Let’s Get Better Sleep

Sleep can take up to 1/4 to 1/3 of our day and often people complain that their sleep quality is not great. It is a vital part of our day and it’s vital that we get enough deep sleep to help detox our brain and clear our mind.

In this blog we are going to talk about what a neuroscientist has found in how the brain detoxes and we chat about:

  1. The system the brain uses to detox and clear out waste
  2. Four stages 
  3. How much deep sleep should we get
  4. Benefits 
  5. How can we get more deep sleep                                                                                                                                                                                                                                               

    1. The system that detoxes the brain     

    Our brain uses 1/4 of body’s energy supply even though it accounts for only 2% of body’s weight. It has a very important job of controlling the body, it is our master system that sends messages to our cells, tissues and organs.

Blood vessels supply nutrients and oxygen to every cell in brain and body. When our cells needs to get rid of byproducts and waste, it does that through the lymphatic system, running parallel to the circulatory system.

The brain has no lymphatic system, so how does it clean out?

What happens it the cerebrospinal fluid (CSF), the fluid around the brain plays an important part in clearing waste in the brain. The CSF rushes along the blood vessels from the outside of the brain into the brain.

The most fascinating thing that neuroscientist Jeff Illiff and his team found that this only happened  during sleep. The brain cells shrink, giving the CSF more space to clear out the waste in the brain.

2. Four stages of Sleep

  •  1 Non-REM (Rapid Eye Movement) This stage lasts several minutes from when the body goes from a wakeful state to one of sleep.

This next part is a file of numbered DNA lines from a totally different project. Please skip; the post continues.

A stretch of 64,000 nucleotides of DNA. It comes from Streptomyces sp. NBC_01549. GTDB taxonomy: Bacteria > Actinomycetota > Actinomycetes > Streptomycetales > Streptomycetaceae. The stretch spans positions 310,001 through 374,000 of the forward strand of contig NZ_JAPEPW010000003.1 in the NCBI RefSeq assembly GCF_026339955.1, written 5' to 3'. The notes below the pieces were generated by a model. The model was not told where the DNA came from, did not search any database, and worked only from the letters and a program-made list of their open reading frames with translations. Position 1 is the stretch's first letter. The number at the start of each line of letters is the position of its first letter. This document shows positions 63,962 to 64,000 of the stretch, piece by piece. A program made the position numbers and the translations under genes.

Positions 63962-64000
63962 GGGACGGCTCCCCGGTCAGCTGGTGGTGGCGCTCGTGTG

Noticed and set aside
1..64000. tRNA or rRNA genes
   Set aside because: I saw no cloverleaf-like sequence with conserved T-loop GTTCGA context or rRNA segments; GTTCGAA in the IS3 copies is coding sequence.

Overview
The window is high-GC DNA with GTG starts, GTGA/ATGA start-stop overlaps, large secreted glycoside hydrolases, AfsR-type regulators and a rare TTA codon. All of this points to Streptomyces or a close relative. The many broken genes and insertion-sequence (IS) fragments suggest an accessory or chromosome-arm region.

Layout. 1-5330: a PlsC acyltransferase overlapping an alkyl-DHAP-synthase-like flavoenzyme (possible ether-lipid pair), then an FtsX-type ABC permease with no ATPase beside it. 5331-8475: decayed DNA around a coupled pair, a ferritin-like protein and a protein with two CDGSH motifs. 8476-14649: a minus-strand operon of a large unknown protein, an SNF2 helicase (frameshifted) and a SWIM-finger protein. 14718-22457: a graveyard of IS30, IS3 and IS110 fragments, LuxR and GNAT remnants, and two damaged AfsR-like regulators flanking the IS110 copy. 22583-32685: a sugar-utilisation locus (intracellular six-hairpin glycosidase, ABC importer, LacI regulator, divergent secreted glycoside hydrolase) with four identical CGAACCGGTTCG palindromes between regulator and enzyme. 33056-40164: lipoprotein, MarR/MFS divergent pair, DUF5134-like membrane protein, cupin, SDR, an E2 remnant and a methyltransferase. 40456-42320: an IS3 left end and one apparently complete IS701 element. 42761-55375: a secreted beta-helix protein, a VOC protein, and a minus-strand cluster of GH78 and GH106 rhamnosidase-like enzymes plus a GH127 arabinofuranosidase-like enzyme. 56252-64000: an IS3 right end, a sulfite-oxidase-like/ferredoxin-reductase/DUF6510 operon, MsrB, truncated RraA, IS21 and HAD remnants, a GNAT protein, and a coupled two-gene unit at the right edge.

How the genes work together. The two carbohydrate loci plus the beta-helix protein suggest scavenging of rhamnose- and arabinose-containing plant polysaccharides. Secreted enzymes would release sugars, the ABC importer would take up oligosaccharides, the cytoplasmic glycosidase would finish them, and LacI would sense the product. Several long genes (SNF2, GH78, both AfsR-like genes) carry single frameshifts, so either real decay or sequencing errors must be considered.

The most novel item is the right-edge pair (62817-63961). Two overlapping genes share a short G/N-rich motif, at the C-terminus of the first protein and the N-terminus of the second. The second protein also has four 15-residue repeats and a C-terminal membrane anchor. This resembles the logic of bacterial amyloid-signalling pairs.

•  2 Non-REM The body relaxes, heart rate is reduced in this stage of sleep.
  •  3 Non-REM This is a deep sleep where the body is very relaxed and the brain waves are at its slowest, in the delta wavelength. Heart rate, breathing and body temperature drop to their lowest during the night’s sleep. Healthy adults need 13-23 percent of their sleep dedicated to deep sleep. For an 8 hour sleep that works out to 62-112 minutes a night. (1)
  •  4 REM sleep. During this state is when the brain does most of the dreaming. Muscles of the legs are arms are paralysed so you don’t act out your dreams.

3. How much sleep should we get?

  • Birth to 3 months: 14-17 hours
  • 4-11 months: 12-16 hours
  • 1-2 years: 11-14 hours
  • 3-5 years:1013 hours
  • 6-12 years: 9-12 hours
  • 13-18 years: 8-10 hours
  • 18-64 years:7-9 hours65 plus: 7-8 hours

4.  The Benefits 

During the day our brain is busy, whether it is occupied with work, exercise, cooking or watching your favourite box set. It is occupied. It’s during the night time that the brain can do its chores.

As well as detoxing the brain, here are a few other activities that take place in the brain during deep sleep:

  • Consolidation of memories
  • Healing of muscles, ligaments etc from daily exercise and activities
  • Immune system repairs
  • Processing of emotions and learning
  •  Hormones are secreted for growth

5. How can we get more deep sleep

Getting more rest sounds simple, however, there are many factors to take into consideration. Pick one aspect and work on that before you take on another task. For example, if you need to increase exercise, give yourself 8 weeks to get into a sport or activity that you enjoy, then work on your diet for example.

Here are a few ideas for you to try:

  • Exercise 30 minutes a day aerobically
  • Avoid electronic devices 2 hours before bed
  • Omit bread, pasta, rice and other carbohydrates for dinner and evening snacks
  • Have caffeinated drinks until lunchtime
  • Reduce stress levels
  • Go for a gentle walk before bed
  • Meditate
  • Have a warm bath
  • Use calming essential oils (check oils if you are pregnant or have a medical condition)
  • Have room dark, use heavy blinds
  • Keep a bedtime diary
  • Check with your chiropractor or osteopath about your pillow and mattress selection
  • Back and neck pain can effect rest, see your practitioner


1.Sleep disorders and sleep deprivation: An unmet public health problem. (2006)


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